November 15th, 2010
An Exceptional Late-Breaking Session
Several Cardiology Fellows who are attending this week’s AHA meeting are blogging together on CardioExchange. The Fellows include Susan Cheng, Madhavi Reddy, John Ryan, and Amit Shah. Check back often to learn about the biggest buzz in Chicago this week — whether it’s a poster, a presentation, or the word in the hallways. You can read the preceding post here.
To start, I should confess that I normally avoid late-breaking sessions like the plague. I’m not a huge fan of massive impersonal venues, the good presentations are often on data that were already published the same day, and I usually don’t find the discussions to be so enlightening. But this Sunday afternoon’s late-breaking session (which featured the RAFT, ADVANCE, EMPHASIS-HF, and ASCEND-HF trials) was actually a fantastic learning opportunity — and not just because of the science.
I decided to go to this session for two main reasons. First, it was focused on heart failure, a rapidly expanding problem in cardiology that everybody knows is in dire need of new, innovative therapies. Second, I knew the research was going to be compelling (given what I’d seen of the same-day publications), and I wanted to see if my own lingering questions about the data might be addressed in the panel discussion.
As expected, several hot topics in heart failure were covered. And, as it turns out, the moderated discussions were really informative. But what made the session extra-special were the little things that happened outside the main content being presented…
To start, two discussants suffered from IT problems that caused their slides to be either missing or incorrect. This caused quite a bit of on-stage awkwardness, although both discussants were eventually able to do their part without the need for slides. So I learned that the mishap of malfunctioning slides isn’t something that only happens to fellows — and that even plenary speakers can be caught off guard when this happens.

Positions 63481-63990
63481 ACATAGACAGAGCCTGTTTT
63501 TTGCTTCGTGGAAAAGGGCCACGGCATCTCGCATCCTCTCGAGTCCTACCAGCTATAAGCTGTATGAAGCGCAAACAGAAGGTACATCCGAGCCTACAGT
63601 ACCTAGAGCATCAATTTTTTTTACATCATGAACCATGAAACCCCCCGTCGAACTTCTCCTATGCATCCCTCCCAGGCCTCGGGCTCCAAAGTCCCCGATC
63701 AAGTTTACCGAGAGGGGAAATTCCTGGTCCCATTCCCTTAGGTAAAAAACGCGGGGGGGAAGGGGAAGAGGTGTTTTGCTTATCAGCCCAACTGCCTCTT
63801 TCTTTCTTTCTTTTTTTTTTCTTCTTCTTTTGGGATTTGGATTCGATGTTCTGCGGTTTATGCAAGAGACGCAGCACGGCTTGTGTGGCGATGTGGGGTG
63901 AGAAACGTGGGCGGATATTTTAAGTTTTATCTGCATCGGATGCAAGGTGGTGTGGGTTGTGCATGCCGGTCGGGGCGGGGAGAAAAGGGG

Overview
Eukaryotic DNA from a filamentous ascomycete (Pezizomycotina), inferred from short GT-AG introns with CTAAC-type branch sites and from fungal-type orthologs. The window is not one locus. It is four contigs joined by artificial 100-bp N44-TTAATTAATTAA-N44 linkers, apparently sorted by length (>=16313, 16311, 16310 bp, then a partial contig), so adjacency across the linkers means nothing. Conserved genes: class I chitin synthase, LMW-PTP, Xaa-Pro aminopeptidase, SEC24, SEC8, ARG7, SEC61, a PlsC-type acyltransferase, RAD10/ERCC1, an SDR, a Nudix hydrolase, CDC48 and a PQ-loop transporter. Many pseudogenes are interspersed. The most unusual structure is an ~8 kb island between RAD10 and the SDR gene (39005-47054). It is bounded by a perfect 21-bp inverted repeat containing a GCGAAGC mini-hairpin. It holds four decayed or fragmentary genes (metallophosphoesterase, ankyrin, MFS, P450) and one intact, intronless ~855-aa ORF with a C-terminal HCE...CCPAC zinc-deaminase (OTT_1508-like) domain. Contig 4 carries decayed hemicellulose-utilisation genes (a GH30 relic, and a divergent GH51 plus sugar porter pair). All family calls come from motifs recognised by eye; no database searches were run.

Then, in addition, I also began to take notice of whether or not the speaker was presenting from memory or reading off notes. I guess the reason I was paying such close attention to this was because I recently helped a friend prepare last-minute for her AHA oral presentation. She was absolutely convinced that she needed to have everything memorized and, although I used to make a habit of doing the same, I wasn’t sure it was really necessary. Now, having observed what the plenary speakers do, I would definitely say it’s not necessary — and perhaps not even preferred. If somebody is really pressed for time before their big talk, I think I’d prefer that they spend their prep time honing the content of their talk rather than memorizing less-polished material. And then, if their slides were to malfunction, they’d still be able to read off their notes.
Finally, I thought it was interesting that, at this particular session, most attendees stayed until the very end. In late-breakers that I’ve been to before, there is usually something of a mini-exodus after every other speaker, depending on what’s popular. For instance, the moment after the ARBITER presentation ended at last year’s AHA, it felt like more than 200 people just got up and started walking out of the auditorium (a common side effect of the large impersonal venue) — which made me feel a bit sorry for the subsequent speakers lined up for that session. But at this session, even though the last presentation was not the most interesting of the whole line-up, relatively few people left before it was over. Then I realized it was probably because Eugene Braunwald was the discussant. Pretty darn smart of the moderators to order the presentations that way.
So, I guess I learned 3 things from this session, beyond the science presented: Always be prepared to do a talk in case the slides malfunction. It’s okay to read from notes. And, if you want people to stay to the end, get Braunwald to be the last speaker.